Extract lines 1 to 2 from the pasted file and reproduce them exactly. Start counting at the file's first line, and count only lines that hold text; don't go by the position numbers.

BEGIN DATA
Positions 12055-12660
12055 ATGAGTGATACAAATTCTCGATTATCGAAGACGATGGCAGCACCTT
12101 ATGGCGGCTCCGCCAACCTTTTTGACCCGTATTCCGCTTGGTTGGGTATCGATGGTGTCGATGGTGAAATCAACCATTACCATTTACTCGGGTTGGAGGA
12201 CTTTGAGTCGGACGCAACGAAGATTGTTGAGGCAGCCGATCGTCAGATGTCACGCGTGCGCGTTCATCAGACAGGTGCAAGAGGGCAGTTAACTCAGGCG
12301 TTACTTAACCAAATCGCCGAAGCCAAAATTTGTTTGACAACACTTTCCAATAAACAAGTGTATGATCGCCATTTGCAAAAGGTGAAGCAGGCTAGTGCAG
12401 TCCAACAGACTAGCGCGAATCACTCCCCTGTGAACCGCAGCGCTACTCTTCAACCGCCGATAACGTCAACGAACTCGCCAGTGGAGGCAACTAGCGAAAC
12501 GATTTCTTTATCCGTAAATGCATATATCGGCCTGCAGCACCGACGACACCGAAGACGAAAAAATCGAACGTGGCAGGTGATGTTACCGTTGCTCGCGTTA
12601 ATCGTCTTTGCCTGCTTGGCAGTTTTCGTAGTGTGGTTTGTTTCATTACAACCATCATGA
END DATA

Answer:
Positions 12055-12660
12055 ATGAGTGATACAAATTCTCGATTATCGAAGACGATGGCAGCACCTT